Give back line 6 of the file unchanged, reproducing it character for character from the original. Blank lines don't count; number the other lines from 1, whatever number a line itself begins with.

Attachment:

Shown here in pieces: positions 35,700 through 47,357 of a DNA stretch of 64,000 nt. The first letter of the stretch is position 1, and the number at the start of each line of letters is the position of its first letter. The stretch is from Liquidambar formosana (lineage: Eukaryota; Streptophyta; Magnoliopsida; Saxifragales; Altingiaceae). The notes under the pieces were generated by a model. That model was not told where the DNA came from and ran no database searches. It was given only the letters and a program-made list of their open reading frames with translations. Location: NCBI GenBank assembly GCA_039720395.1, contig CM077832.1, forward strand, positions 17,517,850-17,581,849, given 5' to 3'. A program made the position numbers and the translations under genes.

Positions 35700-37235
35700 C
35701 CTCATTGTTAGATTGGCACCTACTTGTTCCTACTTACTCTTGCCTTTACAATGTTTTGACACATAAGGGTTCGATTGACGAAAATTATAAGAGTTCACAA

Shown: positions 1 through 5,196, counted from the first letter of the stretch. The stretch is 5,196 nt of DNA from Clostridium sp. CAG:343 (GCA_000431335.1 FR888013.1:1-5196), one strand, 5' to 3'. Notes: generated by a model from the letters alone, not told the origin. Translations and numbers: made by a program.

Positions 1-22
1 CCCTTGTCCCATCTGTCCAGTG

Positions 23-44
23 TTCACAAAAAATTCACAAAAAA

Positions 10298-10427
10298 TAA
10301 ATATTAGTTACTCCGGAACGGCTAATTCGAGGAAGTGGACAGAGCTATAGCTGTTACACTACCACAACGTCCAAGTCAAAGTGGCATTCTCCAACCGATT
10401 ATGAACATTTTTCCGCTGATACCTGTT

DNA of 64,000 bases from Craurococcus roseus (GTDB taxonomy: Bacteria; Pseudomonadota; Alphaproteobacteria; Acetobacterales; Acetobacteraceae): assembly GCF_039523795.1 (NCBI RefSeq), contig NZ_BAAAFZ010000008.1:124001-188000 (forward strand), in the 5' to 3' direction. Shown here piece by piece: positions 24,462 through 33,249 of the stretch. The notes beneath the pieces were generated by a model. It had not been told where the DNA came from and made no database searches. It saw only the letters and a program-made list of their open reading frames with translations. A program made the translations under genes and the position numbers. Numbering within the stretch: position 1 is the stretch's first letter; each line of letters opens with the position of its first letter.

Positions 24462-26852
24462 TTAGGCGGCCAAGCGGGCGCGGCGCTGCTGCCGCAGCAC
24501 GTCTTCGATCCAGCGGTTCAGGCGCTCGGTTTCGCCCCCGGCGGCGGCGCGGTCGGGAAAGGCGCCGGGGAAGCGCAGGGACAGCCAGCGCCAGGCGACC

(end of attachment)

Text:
Positions 1-22